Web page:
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While it do not produce any reordering on the leaderboard, that we saw three big names willing to attack the maillot jaune on the Plateau de Beille provides hope the Tour's second half will not be as one-sided as the first, writes Anthony Tan.
17 Jul 2015 - 6:24 PM  UPDATED 17 Jul 2015 - 7:45 PM

You probably think it trite to hear the "race is not yet over" phrase being peddled (sorry) ad infinitum by various host broadcasters of the Tour de France, thinking they're only telling you this so you'll keep watching; not because they actually believe what they're saying.

This time, however, it's true.

"After a week and a half of dominance by Froome and Team Sky, things are starting to even themselves out..."

Even the next four stages, often referred to as transitional, are far from easy, and the maillot jaune could well find himself ambushed.

Stage 14 to Mende, with a hat-trick of punchy climbs in the final 40 kilometres and finishing atop the Côte de la Croix Neuve, is perfect for a sucker punch. Though that said, from what we've seen on the Mur de Huy and Mûr de Bretagne, Chris Froome has fared best out of the five pre-race favourites on bumps like these.

Two days later, the stage before the second and final rest day in Gap, presents another such opportunity: a 201km journey from Bourg-de-Péage and 12km out from the finish in Gap, a perilous, high-speed descent off the 9km-long Col de Manse...

Here, do not be surprised to see Alberto Contador and Vincenzo Nibali test Froome's downhill aptitude. Four years ago on the same numbered leg of the 2011 Tour, that's exactly what Bertie did, taking Cadel Evans, Samuel Sánchez and erstwhile maillot jaune Thomas Voeckler with him but leaving Andy Schleck in their wake, who finished a minute in arrears.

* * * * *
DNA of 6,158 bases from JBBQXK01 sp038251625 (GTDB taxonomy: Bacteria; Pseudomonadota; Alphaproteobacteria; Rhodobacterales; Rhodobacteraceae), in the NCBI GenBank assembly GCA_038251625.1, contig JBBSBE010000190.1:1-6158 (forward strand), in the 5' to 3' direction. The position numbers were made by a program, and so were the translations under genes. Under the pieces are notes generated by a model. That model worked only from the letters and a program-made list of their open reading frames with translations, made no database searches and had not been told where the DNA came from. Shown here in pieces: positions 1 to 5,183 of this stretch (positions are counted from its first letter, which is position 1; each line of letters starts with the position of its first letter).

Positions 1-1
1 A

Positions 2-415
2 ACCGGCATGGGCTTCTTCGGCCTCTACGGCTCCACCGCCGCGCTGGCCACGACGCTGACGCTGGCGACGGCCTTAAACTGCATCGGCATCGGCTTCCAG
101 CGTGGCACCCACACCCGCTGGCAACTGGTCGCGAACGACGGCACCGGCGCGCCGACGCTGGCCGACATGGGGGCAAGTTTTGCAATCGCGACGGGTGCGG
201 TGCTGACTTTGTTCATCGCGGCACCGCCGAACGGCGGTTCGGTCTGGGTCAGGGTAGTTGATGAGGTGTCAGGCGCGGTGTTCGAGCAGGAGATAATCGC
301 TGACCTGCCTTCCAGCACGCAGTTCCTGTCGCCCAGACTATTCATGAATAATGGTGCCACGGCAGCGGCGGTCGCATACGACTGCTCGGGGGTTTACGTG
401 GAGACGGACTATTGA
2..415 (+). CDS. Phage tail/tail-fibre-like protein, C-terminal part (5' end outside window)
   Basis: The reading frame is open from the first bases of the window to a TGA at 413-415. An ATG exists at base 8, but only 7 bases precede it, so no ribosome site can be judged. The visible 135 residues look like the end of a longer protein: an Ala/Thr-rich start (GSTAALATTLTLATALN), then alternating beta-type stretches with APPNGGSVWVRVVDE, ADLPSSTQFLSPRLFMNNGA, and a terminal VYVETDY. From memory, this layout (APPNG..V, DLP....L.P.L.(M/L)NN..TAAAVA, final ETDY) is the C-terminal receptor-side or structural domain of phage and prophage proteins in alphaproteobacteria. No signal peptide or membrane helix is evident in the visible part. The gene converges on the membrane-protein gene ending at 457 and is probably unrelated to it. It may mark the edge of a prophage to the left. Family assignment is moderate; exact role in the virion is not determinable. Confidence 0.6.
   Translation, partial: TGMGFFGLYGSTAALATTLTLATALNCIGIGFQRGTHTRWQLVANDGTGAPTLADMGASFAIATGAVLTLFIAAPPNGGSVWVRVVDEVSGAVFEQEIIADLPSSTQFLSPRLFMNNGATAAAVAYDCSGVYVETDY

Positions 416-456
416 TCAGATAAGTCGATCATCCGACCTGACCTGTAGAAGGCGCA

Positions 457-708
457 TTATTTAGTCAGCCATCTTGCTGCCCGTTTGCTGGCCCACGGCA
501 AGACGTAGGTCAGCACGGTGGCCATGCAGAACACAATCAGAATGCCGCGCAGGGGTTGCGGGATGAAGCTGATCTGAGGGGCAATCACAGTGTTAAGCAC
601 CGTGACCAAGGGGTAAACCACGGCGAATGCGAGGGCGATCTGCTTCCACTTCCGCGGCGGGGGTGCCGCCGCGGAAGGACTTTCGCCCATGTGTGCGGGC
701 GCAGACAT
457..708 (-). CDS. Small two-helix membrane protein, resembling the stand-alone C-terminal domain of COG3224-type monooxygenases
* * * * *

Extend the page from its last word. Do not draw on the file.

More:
As for the quartet of stages in the Alps to follow, I don't think I've seen such an unforgiving back end to the Tour, ever.

Stage 17 to Pra Loup contains a quintet of climbs with virtually no respite, and on the exact same parcours one month ago at the Criterium du Dauphiné, Romain Bardet dislodged the likes of Froome (the eventual overall winner) and Nibali. Stage 18 boasts seven climbs including the 21.7km Col du Glandon, its summit 40km from the line in Saint-Jean-de-Maurienne. Arguably the hardest stage of the Tour with four ascents and 51.5km of climbing in just 138km, the finish atop the infamous 18km brute that is La Toussuire, well, that is Stage 19.

Et pour dessert? Stage 20 may have had the Col du Télégraphe and Galibier belatedly removed, replaced by the 29km-long Croix de Fer, but there's no getting out of climbing L'Alpe d'Huez.

Stage 12 to the Plateau de Beille showed how, after a week and a half of dominance by Froome and Team Sky, things are starting to even themselves out among the original Fab Four. (Hell, even Nibbles found his legs... C'est bon!)

No one committed to a full-blooded attack, each just dipping their toes in the water. Though importantly, they were willing to attack.

Only Team Sky (and BMC Racing, if you count Tejay van Garderen, which you should) boast a full complement of men; Geraint Thomas and Richie Porte have so far been brilliant for le pédaleur sans charme - but how long can they keep it up?

"We'll keep dreaming and trying; there's still a long way to go and everything won't be decided until the final mountain stage," Quintana said Thursday.

The pendulum is swinging. No longer is this year's Grande Boucle a lopsided affair.